SPRINGHILL - Premier Darrell Dexter is on the offensive this week in reaction to charges his government betrayed the town of Springhill by rescinding a decision to build a new jail here.
Dexter told provincial media on Wednesday there wasn't a firm commitment to build a new jail in Springhill and, despite the April 29th announcement, the project was in motion without funding and purely political.
In a document obtained by Transcontinental Media, however, the province was making promises much earlier than the contested announcement.
In a signed agreement between the town and Steve Chiason, acquisition and disposal officer for the province, the province purchased 33.06 acres of land - dubbed the Provincial Lot -from Springhill for $1, with provisions for the new jail near the community's secondary water source as well as other promises.
"The Province shall take all responsible steps and procedures to protect the reservoir and the waters of the reservoir as a source and supply of good quality water for the benefit of the town during the construction, use, maintenance, repair, replacement and operation by the province of a Correctional Facility on the Provincial Lot," the contract dated March 16, reads.
The agreement also says the province will construct a new access road to the secondary water supply for of the town to use, paid for by the province.
No announcement when the access road will be built has ever been made.
Justice Minister Ross Landry went on the record this month, saying the new jail will not be built in Springhill or anywhere else in Cumberland County, opting instead to build one jail to replace the aging jails in Amherst and Antigonish. Landry says the jail will be centrally located to Colchester County and the Minister's Pictou riding, saving the province $1.7 million in operations and $5 million in construction costs.
The decision is not sitting well with in this area, prompting petitions, statements from the county's municipal leaders and former NDP candidate Don Tabor resigned his position as Cumberland South's association president earlier this week.
Contrary to the premier's comments, Tabor says he feels the town did have a firm agreement.
"In March, the town signed the deed and land transfer documents with the province, that specifically stated the land was for the purpose of constructing a jail," Tabor says. "It wasn't a pie-in-the sky agreement. It was the real thing."
As CAO for the Town of Springhill, Tabor worked alongside Conservative MLA Murray Scott and the Rodney MacDonald Conservative government for three years, he says, to finalize the agreement. Dexter's accusations there was no money in the previous government's budget for the jail, Tabor says, are contrary to what Springhill was told after signing over the land to the province.
"Certainly our talks with then-Minister Murray Scott indicated to us the funds for the jail was in the upcoming budget," Tabor said.
In rebuttal to Dexter's assertions there was no financial commitment to the jail, the Progressive Conservatives says their government budgeted $18 million for correctional facilities, Springhill included, and can explain exactly how it was cut from the NDP budget.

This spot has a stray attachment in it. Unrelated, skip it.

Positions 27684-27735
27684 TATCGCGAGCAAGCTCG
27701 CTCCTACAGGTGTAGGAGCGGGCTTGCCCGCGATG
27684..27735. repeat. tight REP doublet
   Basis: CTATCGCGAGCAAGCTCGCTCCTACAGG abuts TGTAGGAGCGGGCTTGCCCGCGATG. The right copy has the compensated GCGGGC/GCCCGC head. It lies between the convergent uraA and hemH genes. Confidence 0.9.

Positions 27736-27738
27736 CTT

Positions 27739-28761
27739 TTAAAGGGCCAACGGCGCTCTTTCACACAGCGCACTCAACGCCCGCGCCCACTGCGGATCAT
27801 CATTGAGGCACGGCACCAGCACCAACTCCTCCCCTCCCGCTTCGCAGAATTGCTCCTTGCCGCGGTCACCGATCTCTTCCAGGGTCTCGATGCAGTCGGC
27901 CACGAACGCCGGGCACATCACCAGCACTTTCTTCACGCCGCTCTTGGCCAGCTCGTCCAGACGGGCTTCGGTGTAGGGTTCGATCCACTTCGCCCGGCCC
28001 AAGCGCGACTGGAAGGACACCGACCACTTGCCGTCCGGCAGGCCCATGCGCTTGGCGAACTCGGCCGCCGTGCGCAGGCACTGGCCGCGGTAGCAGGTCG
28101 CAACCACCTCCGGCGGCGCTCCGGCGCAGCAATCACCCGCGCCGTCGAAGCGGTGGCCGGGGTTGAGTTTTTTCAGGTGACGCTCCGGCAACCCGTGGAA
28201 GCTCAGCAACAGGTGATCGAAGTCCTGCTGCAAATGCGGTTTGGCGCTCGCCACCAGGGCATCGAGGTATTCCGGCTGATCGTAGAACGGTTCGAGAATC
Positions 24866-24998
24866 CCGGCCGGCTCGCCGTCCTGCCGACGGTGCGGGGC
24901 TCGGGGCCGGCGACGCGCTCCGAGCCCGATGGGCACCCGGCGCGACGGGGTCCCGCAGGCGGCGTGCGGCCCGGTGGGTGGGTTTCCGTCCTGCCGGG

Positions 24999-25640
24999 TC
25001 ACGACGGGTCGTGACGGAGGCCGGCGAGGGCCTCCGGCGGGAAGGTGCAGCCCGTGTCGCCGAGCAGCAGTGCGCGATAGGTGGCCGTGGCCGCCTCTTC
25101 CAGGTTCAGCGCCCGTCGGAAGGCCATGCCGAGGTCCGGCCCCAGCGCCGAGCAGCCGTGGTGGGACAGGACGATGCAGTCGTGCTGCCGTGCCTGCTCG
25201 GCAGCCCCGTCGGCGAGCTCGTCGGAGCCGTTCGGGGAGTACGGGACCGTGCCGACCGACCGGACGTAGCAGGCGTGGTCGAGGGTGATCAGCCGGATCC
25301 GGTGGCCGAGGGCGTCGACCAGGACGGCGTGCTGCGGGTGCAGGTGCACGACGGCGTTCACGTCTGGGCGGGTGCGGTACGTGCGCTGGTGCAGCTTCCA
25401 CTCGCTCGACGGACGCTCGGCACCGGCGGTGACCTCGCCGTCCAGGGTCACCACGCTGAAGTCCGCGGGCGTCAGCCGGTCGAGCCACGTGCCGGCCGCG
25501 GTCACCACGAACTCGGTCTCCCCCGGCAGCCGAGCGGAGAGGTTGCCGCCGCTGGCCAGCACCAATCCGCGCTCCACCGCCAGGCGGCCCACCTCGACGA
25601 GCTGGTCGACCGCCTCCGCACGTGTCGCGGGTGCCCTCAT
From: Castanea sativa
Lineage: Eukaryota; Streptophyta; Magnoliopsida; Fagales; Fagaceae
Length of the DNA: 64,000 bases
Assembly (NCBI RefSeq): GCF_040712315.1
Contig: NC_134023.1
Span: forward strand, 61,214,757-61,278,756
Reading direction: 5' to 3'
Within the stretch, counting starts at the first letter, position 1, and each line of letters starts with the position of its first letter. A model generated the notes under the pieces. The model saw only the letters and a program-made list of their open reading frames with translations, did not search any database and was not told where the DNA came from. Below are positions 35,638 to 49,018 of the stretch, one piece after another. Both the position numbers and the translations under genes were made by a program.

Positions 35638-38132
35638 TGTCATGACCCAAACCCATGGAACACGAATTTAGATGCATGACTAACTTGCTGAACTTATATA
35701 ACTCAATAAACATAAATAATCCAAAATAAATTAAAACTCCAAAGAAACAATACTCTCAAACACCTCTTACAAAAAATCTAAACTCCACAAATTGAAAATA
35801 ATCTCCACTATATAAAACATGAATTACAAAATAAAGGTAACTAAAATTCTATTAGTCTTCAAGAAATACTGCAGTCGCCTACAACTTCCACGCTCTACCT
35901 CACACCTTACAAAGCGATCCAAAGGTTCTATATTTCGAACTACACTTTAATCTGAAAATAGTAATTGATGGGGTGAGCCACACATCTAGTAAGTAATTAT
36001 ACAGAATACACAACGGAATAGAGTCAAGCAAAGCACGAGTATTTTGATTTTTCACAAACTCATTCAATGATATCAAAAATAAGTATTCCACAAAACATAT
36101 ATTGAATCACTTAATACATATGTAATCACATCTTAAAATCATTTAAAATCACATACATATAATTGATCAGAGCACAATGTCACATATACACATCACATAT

When the NDP forced the election, PC public relations advisor Mike Kydd says, the Conservative budget was not introduced as record. Capital spending for highways and infrastructure renewal were presented as one lump sum.
"The budget would not show items as details on capital plans because of the number of highway jobs," Kydd explained. "And it won't be outlined as a budget item because the budget wasn't entered as record."
After taking power, the Dexter government issued a budget bulletin stating it was decreasing $20 million from its capital budget outlined for buildings.
"$18 million of that $20 million was set aside for Springhill and Antigonish facilities. The other $2 million was for tourism and heritage projects; the Ottawa House in Parrsboro and a fisheries museum in Highland Village," Kydd said. "I can tell you with 100 per cent confidence because I was in budget lock-up and when we asked where this money was coming from they told us."
The premier's logic to say no money was committed to the Springhill jail, Kydd says, could be used to explain why any given road in Nova Scotia is not being repaved.
Dan O'Connor, NDP's chief of staff, says that isn't so.
Speaking on behalf of the premier, who was en route to Copenhagen, and Landry, en route to Ottawa, O'Connor says the only money approved by cabinet was $1 million spent on preliminary work prior to the Apr. 29 announcement and that money for the jail was never a clear issue.
"The assumption - and I say assumption because we'll never know - would have been it would have to go back for further approval," O'Connor said. "When we were digging through that, we found in the budget highlights it was described as $18 million over three years. It was an unusual budget to present on the eve of an election. They weren't going to spend $18 million in one year."
As for the land agreement with the town, O'Connor says there's no doubt the province bought the land for building a jail but the operational and building costs of two jails is just too prohibitive.
Cumberland South's MLA Murray Scott took direct aim at the premier, saying Dexter has gone back on his campaign promise to keep Conservative promises and the land agreement proves it.
"If anyone in Nova Scotia believes there was not a promise to build the jail in Springhill then the premier is the only one," Scott says. "There's solid proof. I know what he said on the campaign trail and I believe a man is only as good as his word and he is breaking his word."
Since cancelling construction of the jail in Springhill, Minister Landry has ordered the province to keep the land it acquired. ---